Food for my household, i.e. either, first, My kingdom or people; for the word house or family is sometimes used for a nation or people, as Judges 13:2 18:11 Zechariah 12:13 14:18. The reason of this desire is, because the country belonging to Tyre and Sidon was very barren, and the people there being very numerous, depended upon Solomon’s country for relief, as is manifest from Acts 12:20: compare Ezra 3:7 Ezekiel 27:17. And this relief or provisions Hiram doth not desire to be freely given to him, but to be sold to him and his people at a reasonable rate, as Josephus reports it. Or, secondly, My servants employed in the work, as it is expressed, 2 Chronicles 2:15; though divers, both Jewish and Christian, interpreters conceive that this and that are differing accounts; and that here he speaks of the recompence which was given to Hiram himself, and to his house, for the materials which were taken out of his territories; and in 2Ch 2 of what was given to his servants for their labour. Or, thirdly, My royal family and court, which most properly is called his house. My servants shall bring them down from Lebanon unto the sea,.... The Mediterranean sea, on which Tyre stood:

and I will convey them by sea in floats; which were either a sort of carriage for the timber the Tyrians and Sidonians had, being furnished with various navigable vessels; or these were the timber itself, and the planks of it, which being fastened together, were set afloat under the direction of some boats with oars, of which they had plenty:

unto the place that thou shalt appoint me; which was Joppa, as appears from 2 Chronicles 2:16; belonging to the land of Israel, in the same sea:

and will cause them to be discharged there; either to be unloaded from the vessels, or to be unloosed and taken up separately:

and thou shalt receive them; by his servants appointed there to bring them to Jerusalem, which was forty miles from Joppa:

and thou shalt accomplish my desire in giving food for my household; signifying, that all that he desired in return was, that he would supply him with corn or wheat, which he stood in need of, and his letter in Josephus (d) expresses; and we find in later times this place was supplied with bread corn from Judea, see Ezra 3:7 Acts 12:20.

(d) Ut supra. (Antiqu. l. 8. c. 2. sect. 8.)

My servants shall bring them down from Lebanon unto the sea: and I will convey them by sea in floats unto the place that thou shalt appoint me, and will cause them to be discharged there, and thou shalt receive them: and thou shalt accomplish my desire, in giving food for {d} my household.

(d) While my servants are occupied with your business.

9. from Lebanon unto the sea] Providing for the shortest land passage down the side of the mountain and to the coast of the Mediterranean. Probably Sidon itself would be as convenient a place as any to which to bring the timber down. We learn from Josephus (c. Apion i. 18) that Hiram was quite experienced in this work. On his accession he had done much for the adornment of Tyre, especially in its sacred buildings and it is said of him ὕλην ξύλων ἀπελθὼν ἔκοψεν ἀπὸ τοῦ λεγομένου ὄρους Λιβάνου, κέδρινα ξύλα εἰς τὰς τῶν ἱερῶν στέγας, καθελών τε τὰ ἀρξαῖα ἱερὰ καινοὺς (sic) ᾠκοδόμησε.

in flotes] There is no preposition in the original. The idea probably would be more nearly expressed by ‘as flotes.’ R.V. I will make them into rafts to go by sea. The flotes would be made of the trees fastened side by side, and formed into long raftlike structures, somewhat like those which may be seen often on the Rhine, sent down from Switzerland. Such flotes would keep close to the shore and be anchored at night. In this way they might easily be brought along the coasts of Phœnicia and the Holy Land.

unto the place] The Chronicler (2 Chronicles 2:16) makes mention of the name, Joppa. This would be the most convenient port for Jerusalem, and at that point the wood was to be delivered to Solomon’s officers. The compiler of the Kings of course knew where the timber had been delivered, but as it was not recorded in his authority he made no mention of it.

thou shalt appoint] The word is not the same as that so rendered in 1 Kings 5:6. The literal sense is ‘to send’ but it is often used of ‘sending a message’ without the addition of any object. Thus in 1 Kings 21:11, ‘They did as Jezebel had sent unto them.’ Cf. 2 Kings 16:11.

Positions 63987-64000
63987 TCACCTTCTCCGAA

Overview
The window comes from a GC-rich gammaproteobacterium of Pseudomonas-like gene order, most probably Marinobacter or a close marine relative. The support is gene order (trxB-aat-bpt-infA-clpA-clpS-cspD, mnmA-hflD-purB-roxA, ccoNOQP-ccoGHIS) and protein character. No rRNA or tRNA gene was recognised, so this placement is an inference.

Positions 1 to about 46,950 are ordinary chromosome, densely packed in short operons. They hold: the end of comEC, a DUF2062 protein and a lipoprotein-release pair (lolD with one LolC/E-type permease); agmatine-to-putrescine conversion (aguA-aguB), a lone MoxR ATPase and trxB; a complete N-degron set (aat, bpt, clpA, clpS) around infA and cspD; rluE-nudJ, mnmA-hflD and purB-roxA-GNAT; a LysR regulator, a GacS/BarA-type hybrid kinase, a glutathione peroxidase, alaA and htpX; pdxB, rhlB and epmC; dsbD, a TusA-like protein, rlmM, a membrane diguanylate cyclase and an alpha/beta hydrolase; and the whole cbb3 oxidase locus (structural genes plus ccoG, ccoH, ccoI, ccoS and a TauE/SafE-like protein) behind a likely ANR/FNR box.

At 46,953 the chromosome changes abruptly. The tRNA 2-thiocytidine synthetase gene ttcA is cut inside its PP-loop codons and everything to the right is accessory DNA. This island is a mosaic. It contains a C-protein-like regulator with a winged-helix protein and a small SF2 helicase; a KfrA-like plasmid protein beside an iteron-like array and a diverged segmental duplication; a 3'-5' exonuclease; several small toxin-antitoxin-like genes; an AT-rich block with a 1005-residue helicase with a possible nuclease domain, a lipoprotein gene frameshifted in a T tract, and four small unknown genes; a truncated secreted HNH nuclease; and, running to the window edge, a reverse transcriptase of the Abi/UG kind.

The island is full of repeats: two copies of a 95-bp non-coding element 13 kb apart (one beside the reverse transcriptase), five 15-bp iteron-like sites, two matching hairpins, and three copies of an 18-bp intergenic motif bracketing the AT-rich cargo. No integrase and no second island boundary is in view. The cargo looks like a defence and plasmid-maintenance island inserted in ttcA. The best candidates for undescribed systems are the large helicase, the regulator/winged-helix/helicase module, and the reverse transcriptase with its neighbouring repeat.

thou shalt accomplish my desire] Josephus explains why a supply of such provisions as Solomon proposed to give would be most acceptable to the Tyrian monarch, making him say in his letter, ὅπως δὲ καὶ σὺ παράσχῃς ἡμῖν ἀντὶ τούτων σῖτον, οὗ διὰ τὸ νῆσον οἰκεῖν δεόμεθα, φρόντισον. The Tyrians were a maritime people, living on an island near a mountainous shore, and so with no chance of getting food supplies from their own land.Verse 9. - My servants shall bring them [No word in the Hebrew; "Timber of Cedar," etc., must be supplied or understood from the preceding verse] down [It is generally a steep descent from the cedar grove, and indeed all the Lebanon district, to the coast] from Lebanon unto the sea [This must have been a great undertaking. The cedars are ten hours distant from Tripoli, and the road must always have been a bad one. ("What a road it is for mortals. In some spots it seems to have been intended for mountain goats only ..... It winds up sublime glens, and zigzags up rocky acclivities, and passes over stone-strewn terraces," etc. (Porter, Handbook, p. 583.) To the writer it appeared to be the most rugged and dangerous road in Palestine. It is possible that the timber was collected and floated at Gebal (Biblus. See note on ver. 18). Beyrout, the present port of the Lebanon, is 27 hours distant via Tripoli. But cedars would then, no doubt, be found nearer the sea. And the ancients (as the stones of Baalbek, etc., prove) were not altogether deficient in mechanical appliances. The transport of cedars to the Mediterranean would be an easy undertaking compared with the carriage of them to Nineveh, and we know from the inscriptions that they were imported by the Assyrian kings] and I will convey them by sea in floats [Heb. "I will make (or put) them rafts in the sea." This was the primitive, as it was the obvious, way, of conveying timber, among Greeks and Romans, as well as among Eastern races. The reader will probably have seen such rafts on the Rhine or other river] unto the place which thou shalt appoint [Heb. send] me [In 2 Chronicles 2:16, Hiram assumes that this place will be Joppa, now Yafo, the port of Jerusalem, and 40 miles distant from the Holy City. The transport over these 40 miles, also of most rugged and trying road, must have involved, if possible, a still greater toil than that from Lebanon to the sea] and will cause them to be discharged there, and thou shalt receive them: and thou shalt accomplish [Heb. do, same word as in ver. 8, and probably used designedly - "I will perform thy desire.., and thou shalt perform my desire." There shall be a strict quid pro quo] my desire, in giving food for my household [Hiram states in his reply in what shape he would prefer the hire promised by Solomon (ver. 6). The food for the royal household must be carefully distinguished from the food given to the workmen (2 Chronicles 2:10). The fact that 20,000 ears of wheat formed a part of each has led to their being confounded (e.g. in the marginal references). It is noticeable that when the second temple was built, cedar wood was again brought to Jerusalem, rid Joppa, in return for "meat and drink and oil unto them of Zidon" (Ezra 3:7). The selection of food as the hire of his servants by Hiram almost amounts to an undesigned coincidence. Their narrow strip of cornland, between the roots of Lebanon and the coast - Phoenicia proper ("the great plain of the city of Sidon," Josephus. Ant. 5:03, 1) is only 28 miles long, with an average breadth of one mile-compelled the importation of corn and oil. Ezekiel (Ezekiel 27:17) mentions wheat, honey, oil, and balm as exported from Palestine to the markets of Tyre. It has been justly remarked that the fact that Phoenicia was thus dependent upon Palestine for its breadstuffs explains the unbroken peace that prevailed between the two countries (Heeren. See Dict. Bib. if. p. 865). Solomon thereupon communicated to Hiram, by means of an embassy, his intention to carry out the building of the temple which his father projected, and asked him for building wood from Lebanon for the purpose. From the words, "Thou knowest that my father David could not build," etc., it is evident that David had not only been busily occupied for a long time with the plan for building a temple, but that he had already commenced negotiations with Hiram on the matter; and with this 1 Chronicles 22:4 agrees. "To the name of Jehovah:" this expression is based upon Deuteronomy 12:5 and Deuteronomy 12:11 : "the place which the Lord shall choose to put His name there, or that His name may dwell there." The name of Jehovah is the manifestation of the divine nature in a visible sign as a real pledge of His presence (see at 1 Kings 12:5), and not merely numen Jovae quatenus ab hominibus cognoscitur, colitur, celebratur (Winer, Thenius). Hence in 2 Samuel 7, to which Solomon refers, בּית לי בּנה (1 Kings 5:5, 1 Kings 5:7) alternates with לשׁמי בּית בּנה (1 Kings 5:13). On the obstacle which prevented it, "because of the war, with which they (the enemies) had surrounded me," see at 2 Samuel 7:9. On the construction, סבב with a double accusative, compare the very similar passage, Psalm 109:3, which fully establishes the rendering we have given, so that there is no necessity to assume that מלחמה, war, stands for enemies (Ewald, 317, b.).